Engine monitors, ANR headsets, and all sorts of other dodads you can spend money on – are they worth it? Warning, long technical post.
I was going to post this in answer to another thread but I think it is a worthwhile one on its own. Not trying to claim I am right, just offering up a point of view that will hopefully start an interesting and thought provoking discussion. I should also point out that this post only applies to you if you operate a normally aspirated carburated engine. And it also only applies if you have a budget. If you have unlimited cash and panel space, fill your boots.
Carburated engines have horrible mixture distributions – fit one with an engine monitor and you will find 100 deg.+ variances in EGT’s between cylinders, and the consequent variances in CHT’s , made even worse by baffling variances. Leaning until the engine runs rough (leanest cylinder starting to not run) and then pushing the mixture control in 1/4 of the distance from the rough running point, will always result in a close to optimum mixture setting. Confirmation can be seen in the exhaust after landing. White deposits is too lean, gray brown is perfect, black is too rich. I compared leaning techniques in 4 airplanes fitted with engine monitors. And after leaning to 50 degrees ROP with an engine monitor, the mixture control was in exactly the same place as when I did it the old fashioned way. The thousands of dollars worth of engine monitor wasn’t telling me anything I couldn’t figure out on my own. Now an engine monitor will also tell you if you have a bad plug, a bad mag, an induction leak, or an engine starting to tear itself apart. But you can hear or feel all of those things as well if you are familiar with the engine and know what to listen for. That is unless your $1000 ANR headset has masked these symptoms – and they will! So what would I spend the $3000 the headset and engine monitor cost on instead to minimise engine wear and maximise safety?
Carb air temp gauge. The way we manage carb heat in most airplanes is stupid. In icing conditions, we periodically apply full carb heat just in case, which then screws up the mixture to the cylinders. And then run it cold, waiting for it to ice up, and hoping that we notice it in time. Then apply full heat, hope it isn’t too late, scare our passengers who have to listen to the engine choke on the ice, then go back to full cold induction air. Repeat. Pratt and Whitney figured out long ago that the optimum mixture temp (measured right in the cab throat) is 7 deg. C. This temperature prevents icing, maximises the charge density, and atomizes the fuel efficiently. So after take off you just run whatever carb heat is required to produce a 7 deg. C mixture temperature, then lean, and fly along safely and efficiently with nothing else to worry about.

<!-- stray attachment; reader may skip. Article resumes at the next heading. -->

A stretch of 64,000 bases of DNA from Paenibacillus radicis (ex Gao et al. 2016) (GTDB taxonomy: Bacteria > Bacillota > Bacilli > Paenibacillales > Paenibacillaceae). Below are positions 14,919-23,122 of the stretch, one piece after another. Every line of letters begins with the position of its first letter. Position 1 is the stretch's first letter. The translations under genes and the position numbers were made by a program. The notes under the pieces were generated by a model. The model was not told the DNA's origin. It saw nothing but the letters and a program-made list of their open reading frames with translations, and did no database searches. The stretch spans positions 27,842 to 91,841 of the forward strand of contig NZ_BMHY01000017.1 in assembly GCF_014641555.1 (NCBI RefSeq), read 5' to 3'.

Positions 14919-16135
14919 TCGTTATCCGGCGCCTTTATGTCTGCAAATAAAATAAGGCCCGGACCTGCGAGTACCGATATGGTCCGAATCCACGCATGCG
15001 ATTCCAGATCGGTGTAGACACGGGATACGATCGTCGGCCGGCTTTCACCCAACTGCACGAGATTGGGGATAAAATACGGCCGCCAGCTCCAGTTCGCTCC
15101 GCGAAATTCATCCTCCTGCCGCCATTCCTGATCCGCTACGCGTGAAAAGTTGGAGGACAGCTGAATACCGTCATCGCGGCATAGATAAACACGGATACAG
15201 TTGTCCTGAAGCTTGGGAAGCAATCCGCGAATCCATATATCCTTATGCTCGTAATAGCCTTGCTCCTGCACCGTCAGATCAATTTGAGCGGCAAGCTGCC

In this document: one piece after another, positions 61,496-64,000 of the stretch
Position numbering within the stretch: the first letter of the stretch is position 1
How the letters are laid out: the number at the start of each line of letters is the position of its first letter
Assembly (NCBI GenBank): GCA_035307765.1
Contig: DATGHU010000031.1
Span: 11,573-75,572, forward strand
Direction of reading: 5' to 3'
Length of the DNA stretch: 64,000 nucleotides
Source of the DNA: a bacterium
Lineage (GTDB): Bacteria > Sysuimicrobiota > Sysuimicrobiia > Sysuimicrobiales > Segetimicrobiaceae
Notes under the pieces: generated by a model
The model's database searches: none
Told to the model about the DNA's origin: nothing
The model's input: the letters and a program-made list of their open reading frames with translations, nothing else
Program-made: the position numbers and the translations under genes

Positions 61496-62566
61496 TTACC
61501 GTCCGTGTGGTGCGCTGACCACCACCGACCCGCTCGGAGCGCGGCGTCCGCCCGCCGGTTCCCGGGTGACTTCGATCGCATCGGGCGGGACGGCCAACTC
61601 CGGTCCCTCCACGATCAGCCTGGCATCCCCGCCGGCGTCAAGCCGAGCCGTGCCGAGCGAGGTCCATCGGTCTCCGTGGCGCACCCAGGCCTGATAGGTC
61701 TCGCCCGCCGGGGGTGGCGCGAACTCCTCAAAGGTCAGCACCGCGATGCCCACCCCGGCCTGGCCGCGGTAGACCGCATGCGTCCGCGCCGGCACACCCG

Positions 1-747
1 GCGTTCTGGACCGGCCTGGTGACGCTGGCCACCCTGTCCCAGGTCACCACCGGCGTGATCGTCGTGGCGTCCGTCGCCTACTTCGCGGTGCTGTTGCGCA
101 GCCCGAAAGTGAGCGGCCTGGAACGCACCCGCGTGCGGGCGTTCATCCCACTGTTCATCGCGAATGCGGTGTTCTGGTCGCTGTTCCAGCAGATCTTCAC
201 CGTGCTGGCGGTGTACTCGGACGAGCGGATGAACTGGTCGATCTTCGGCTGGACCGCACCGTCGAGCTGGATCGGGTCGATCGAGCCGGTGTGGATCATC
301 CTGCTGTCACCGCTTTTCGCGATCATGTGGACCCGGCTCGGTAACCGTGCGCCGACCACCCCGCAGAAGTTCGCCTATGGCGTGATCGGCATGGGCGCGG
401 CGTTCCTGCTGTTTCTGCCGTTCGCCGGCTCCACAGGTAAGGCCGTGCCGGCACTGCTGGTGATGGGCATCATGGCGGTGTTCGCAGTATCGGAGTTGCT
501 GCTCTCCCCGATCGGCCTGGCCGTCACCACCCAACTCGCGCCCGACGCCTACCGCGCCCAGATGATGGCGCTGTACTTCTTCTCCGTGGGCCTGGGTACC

Anti-corrosion spraying of the airframe interior. As I work on airplanes that are parked on the coast, the amount of surface corrosion that occurs is amazing. It is a non-stop battle that we occasionally lose. Have the entire airframe interior sprayed with ACF-50 or Boeshield. Wings, tail, fuselage, all the nooks and crannies. You will save major structural repairs down the road. Additionally, because the airplane has to be seriously stripped down to do this, more so than is usually done at most annuals, you get to have a really good look at the places in the airplane that don’t normally get looked at.
Gas money to fly more often. The single most thing you can do to improve the life of an aircraft piston engine is fly it more. Preferably at least once a week, but at least every couple or 3 weeks. Any longer and corrosion is starting to form on internal parts (especially around here) And that will eventually cause premature wear of parts as well as cylinder problems.
Magnetic drain plugs. Oil filters are very good at trapping almost all particles, but the mirco impurities of steel still make it thru. We install magnetic drain plugs in all the engines and always get a finger smear of metal sludge off them that the filters missed.
Oil additives. CamGuard is an amazing corrosion inhibitor with anti-scuff additives. It is excellent for use in infrequently flown engines, or the particular models of Lycoming engines that like to eat their camshafts. AvBlend is an excellent additive for removing and preventing lead deposits in valves and guides. If either of these issues are a concern to you, these products are worth considering. Both are a bit pricey and I suspect that they are not approved to be used together.
There is my take on where to spend your flying $$$ to make our engines more reliable and to save future maintenance costs. Free advice but you get what you pay for. Really looking forward to other opinions, both pro and con.